Research helps buyers seal deal on distressed gem of a house

By Ilyce Glink and Samuel J. Tamkin

Q: In a recent column, you gave wise counsel on making a second offer when the asking price on a house is over fair market value. I thought you might want to hear an example of the importance of that researched and well-considered offer.

Our son and his wife recently found a starter home they wanted to buy. Their dilemma: the owners had purchased it as a second home for nearly double the value a few years ago, just before the real estate bubble burst, and had invested significant money into a total (and excellent) renovation.

Our son's Realtor knew that there had been only one previous offer (half the asking price and closer to the potential current market value) more than a year earlier, which had been rejected. The owners had more recently lowered their asking price, even though it was still somewhat above market value.

Further, "fair market value" was an issue, because there are no homes even remotely comparable to this one within a several-mile radius. The home was built in 1930. The property is unique and near a waterfront. The extensive recent renovations on this house have set a very high standard for the neighborhood with top-quality furnishings.

We did some online research and discovered that the owner very likely was holding three mortgages. Armed with that, the Realtor's knowledge that the owners' job status had changed, and the significant drop in the asking price, we figured that the economic crush was starting to weigh on them and that they were getting anxious about selling off the property and taking the loss.

We advised our son to make an offer that was fairly near their asking price but to include the contents of the house in that offer. We reasoned that someone with three personal homes in three separate states was probably stewing over how to dispose of an entire home's contents. The owners eventually realized that this offer was very near their asking price, so it looked good on paper and solved a problem they had with disposing the household contents. Our son received a real windfall for a young couple just starting out in their first home.

The appraiser understood that the home truly had no comparables and his lender was offering a terrific mortgage, so he called our son to ask what they contract price was and proceeded to appraise the home at their final offering price.

With a little research, and an understanding of the homeowners' possible issues, we were able to show our son and his wife how to negotiate an offer that was a win-win. The previous owners even iced the cake, not just by leaving the garage contents but also leaving a note saying much the house had meant to them and wishing the young couple every bit of happiness in their first home.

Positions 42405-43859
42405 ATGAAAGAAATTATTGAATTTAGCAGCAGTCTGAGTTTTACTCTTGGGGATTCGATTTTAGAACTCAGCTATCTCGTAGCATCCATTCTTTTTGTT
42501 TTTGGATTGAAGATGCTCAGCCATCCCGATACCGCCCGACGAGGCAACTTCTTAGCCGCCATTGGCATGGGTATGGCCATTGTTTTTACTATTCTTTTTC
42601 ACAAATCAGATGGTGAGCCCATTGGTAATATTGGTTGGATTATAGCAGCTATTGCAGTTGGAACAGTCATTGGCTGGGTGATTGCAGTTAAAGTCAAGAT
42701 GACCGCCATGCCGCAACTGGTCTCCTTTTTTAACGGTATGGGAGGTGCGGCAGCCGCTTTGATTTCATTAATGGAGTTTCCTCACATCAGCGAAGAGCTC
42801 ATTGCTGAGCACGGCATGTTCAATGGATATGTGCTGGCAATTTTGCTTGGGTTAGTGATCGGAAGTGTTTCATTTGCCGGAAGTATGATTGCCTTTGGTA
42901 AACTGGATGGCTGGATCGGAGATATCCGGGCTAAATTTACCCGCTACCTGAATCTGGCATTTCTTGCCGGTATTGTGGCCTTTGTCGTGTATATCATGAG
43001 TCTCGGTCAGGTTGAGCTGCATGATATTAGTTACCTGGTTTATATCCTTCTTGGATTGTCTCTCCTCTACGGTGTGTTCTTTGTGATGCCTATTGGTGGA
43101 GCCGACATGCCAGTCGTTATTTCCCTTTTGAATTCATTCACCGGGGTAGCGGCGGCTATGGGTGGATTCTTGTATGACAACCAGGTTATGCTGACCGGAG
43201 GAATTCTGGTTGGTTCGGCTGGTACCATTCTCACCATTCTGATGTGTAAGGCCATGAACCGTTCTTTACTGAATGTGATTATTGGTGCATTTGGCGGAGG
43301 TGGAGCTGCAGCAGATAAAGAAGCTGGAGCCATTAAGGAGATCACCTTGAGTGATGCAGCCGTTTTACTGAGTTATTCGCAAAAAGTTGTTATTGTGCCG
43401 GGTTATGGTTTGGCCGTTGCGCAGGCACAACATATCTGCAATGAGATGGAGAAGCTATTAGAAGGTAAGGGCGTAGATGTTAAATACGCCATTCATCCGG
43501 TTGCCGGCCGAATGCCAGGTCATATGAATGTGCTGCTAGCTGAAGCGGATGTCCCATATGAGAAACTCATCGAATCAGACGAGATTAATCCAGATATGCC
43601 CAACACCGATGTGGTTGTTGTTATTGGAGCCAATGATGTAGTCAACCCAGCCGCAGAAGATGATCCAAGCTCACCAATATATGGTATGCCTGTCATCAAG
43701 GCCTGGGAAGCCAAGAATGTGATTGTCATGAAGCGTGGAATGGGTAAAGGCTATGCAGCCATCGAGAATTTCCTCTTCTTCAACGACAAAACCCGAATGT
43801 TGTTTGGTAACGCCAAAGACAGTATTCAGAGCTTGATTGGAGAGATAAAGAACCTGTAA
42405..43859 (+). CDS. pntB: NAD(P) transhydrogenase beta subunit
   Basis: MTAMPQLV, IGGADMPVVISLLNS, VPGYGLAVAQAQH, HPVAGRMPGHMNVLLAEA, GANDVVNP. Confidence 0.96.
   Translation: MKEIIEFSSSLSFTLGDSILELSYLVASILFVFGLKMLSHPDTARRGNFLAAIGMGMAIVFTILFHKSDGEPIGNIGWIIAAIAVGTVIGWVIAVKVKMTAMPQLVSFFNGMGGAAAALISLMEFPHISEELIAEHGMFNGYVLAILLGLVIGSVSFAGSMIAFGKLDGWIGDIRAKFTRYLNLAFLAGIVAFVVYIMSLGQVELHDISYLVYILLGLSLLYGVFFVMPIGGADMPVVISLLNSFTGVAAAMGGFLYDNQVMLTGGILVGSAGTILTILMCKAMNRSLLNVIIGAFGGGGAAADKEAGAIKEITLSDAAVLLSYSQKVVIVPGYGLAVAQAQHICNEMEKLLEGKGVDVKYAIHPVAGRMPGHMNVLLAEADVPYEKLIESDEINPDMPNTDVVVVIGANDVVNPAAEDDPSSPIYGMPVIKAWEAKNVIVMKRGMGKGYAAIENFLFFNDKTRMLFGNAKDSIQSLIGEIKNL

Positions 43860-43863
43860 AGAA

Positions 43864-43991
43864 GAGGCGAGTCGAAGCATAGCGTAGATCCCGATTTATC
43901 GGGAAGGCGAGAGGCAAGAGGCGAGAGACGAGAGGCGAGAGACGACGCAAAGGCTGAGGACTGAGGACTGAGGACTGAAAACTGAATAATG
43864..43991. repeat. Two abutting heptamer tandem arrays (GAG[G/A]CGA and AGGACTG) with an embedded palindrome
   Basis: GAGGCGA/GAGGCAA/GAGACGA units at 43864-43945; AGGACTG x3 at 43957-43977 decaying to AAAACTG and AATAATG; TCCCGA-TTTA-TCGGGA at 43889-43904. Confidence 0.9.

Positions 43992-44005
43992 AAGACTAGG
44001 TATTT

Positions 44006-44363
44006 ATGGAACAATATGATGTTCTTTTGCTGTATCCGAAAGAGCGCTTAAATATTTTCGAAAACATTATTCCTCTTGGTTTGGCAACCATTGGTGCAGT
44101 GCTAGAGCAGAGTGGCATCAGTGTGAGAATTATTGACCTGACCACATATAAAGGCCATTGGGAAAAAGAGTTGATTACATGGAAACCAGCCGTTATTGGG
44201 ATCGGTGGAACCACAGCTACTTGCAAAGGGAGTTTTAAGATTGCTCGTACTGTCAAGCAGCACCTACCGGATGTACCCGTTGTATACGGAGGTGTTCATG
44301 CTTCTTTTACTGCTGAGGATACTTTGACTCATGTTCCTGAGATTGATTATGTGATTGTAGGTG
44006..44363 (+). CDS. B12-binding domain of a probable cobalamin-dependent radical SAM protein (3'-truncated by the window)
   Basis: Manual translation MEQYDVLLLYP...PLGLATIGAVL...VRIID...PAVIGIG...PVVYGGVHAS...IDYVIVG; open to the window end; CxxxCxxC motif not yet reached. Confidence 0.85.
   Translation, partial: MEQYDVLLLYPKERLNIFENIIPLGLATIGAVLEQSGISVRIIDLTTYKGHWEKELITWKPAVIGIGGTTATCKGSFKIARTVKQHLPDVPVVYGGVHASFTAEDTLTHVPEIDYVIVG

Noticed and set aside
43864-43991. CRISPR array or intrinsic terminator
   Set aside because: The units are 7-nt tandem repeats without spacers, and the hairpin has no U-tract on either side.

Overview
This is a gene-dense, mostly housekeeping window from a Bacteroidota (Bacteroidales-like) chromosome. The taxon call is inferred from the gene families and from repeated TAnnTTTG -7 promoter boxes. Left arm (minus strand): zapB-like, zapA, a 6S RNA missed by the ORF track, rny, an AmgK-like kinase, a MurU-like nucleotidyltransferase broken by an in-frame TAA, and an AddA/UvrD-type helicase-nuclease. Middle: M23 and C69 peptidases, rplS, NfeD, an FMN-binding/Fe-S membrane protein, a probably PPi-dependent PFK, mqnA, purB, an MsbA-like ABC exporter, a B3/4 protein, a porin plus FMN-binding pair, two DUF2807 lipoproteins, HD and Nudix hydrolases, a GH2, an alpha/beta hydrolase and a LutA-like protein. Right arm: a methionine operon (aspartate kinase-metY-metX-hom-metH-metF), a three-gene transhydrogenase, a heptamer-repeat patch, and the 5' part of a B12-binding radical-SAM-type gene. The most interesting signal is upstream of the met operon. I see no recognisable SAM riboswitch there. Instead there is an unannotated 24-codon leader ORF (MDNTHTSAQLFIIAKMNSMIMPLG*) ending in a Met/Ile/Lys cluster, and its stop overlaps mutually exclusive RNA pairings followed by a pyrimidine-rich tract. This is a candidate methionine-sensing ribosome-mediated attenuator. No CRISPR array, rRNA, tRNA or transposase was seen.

A: Thanks for your letter sharing your son and daughter-in-law's story. There are lots of lessons other buyers (and sellers) can learn. Let's start at the top.

We agree that the more information a buyer has and can obtain will assist them in the home buying process. Your son and daughter-in-law did their homework, with your help, understood the process and learned the business of buying a home.

We frequently say that buying or selling a home has quite a bit of psychology built into it. Understanding the sellers' circumstances and motivations in selling a home can go a long way to making a deal. You might not get it right and at times your assumptions might be wrong. But over a lifetime of buying and selling, understanding motivations and circumstances will take you pretty darned far down the path.

Another important part of your letter stresses having a good understanding of the overall home buying process. Many buyers simply look at their situation and never consider the seller's point of view when buying a home. But a lot of times it's the seller's circumstances that hold a key to what will help make your offer successful.

We've frequently seen sellers sell their homes with all of their furnishings along with it. Not always, of course, but in second home locations or in locations targeted by retirees, you might see it more often. We'd venture to guess that your research might have resulted in a very different offer if you knew that the sellers used this home as their primary residence or was a short sale or the seller was being transferred by his or her employer. As a third home, there was more flexibility.

Savvy buyers would do well to follow your lead in researching the market, knowing as much as possible about the target property, seeing if you can understand the seller's motivations in selling, and understanding the seller's timing for the sale. Each sale can and will be different, but knowing as much as possible can help you succeed in buying a home.

(Ilyce R. Glink is the author of many books on real estate and host of "Real Estate Minute" on her YouTube.com/expertrealestatetips channel. Samuel J. Tamkin is a Chicago-based real estate attorney. If you have questions, you can call her radio show toll-free (800-972-8255) any Sunday, from 11a-1p EST. Contact Ilyce through her Web site, http://www.thinkglink.com.)

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